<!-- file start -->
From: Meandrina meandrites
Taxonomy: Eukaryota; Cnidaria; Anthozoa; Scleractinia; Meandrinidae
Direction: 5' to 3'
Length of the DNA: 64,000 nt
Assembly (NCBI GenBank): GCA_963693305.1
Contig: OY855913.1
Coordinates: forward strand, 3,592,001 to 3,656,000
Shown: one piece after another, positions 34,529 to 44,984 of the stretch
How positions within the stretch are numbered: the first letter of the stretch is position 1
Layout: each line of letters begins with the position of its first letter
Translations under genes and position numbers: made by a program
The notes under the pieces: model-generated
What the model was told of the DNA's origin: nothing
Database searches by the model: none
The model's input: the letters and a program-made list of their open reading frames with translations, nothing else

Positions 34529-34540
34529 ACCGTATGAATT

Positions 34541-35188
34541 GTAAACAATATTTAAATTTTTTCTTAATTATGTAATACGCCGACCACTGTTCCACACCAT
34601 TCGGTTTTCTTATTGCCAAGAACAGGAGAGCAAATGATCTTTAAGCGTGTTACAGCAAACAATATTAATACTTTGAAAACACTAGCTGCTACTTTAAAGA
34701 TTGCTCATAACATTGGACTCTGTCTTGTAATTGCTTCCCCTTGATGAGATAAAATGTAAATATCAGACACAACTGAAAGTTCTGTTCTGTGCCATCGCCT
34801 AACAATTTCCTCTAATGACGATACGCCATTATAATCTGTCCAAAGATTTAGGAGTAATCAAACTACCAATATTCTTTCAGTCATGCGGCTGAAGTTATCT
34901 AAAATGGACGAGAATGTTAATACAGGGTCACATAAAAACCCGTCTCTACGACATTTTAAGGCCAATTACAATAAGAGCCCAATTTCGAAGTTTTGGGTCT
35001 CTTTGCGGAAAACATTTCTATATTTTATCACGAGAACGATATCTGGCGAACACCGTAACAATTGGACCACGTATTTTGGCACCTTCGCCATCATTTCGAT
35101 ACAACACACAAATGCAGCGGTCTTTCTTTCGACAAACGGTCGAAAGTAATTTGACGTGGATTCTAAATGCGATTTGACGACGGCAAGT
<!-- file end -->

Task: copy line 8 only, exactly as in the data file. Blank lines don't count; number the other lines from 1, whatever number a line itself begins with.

Shown: one piece after another, positions 34,529 to 44,984 of the stretch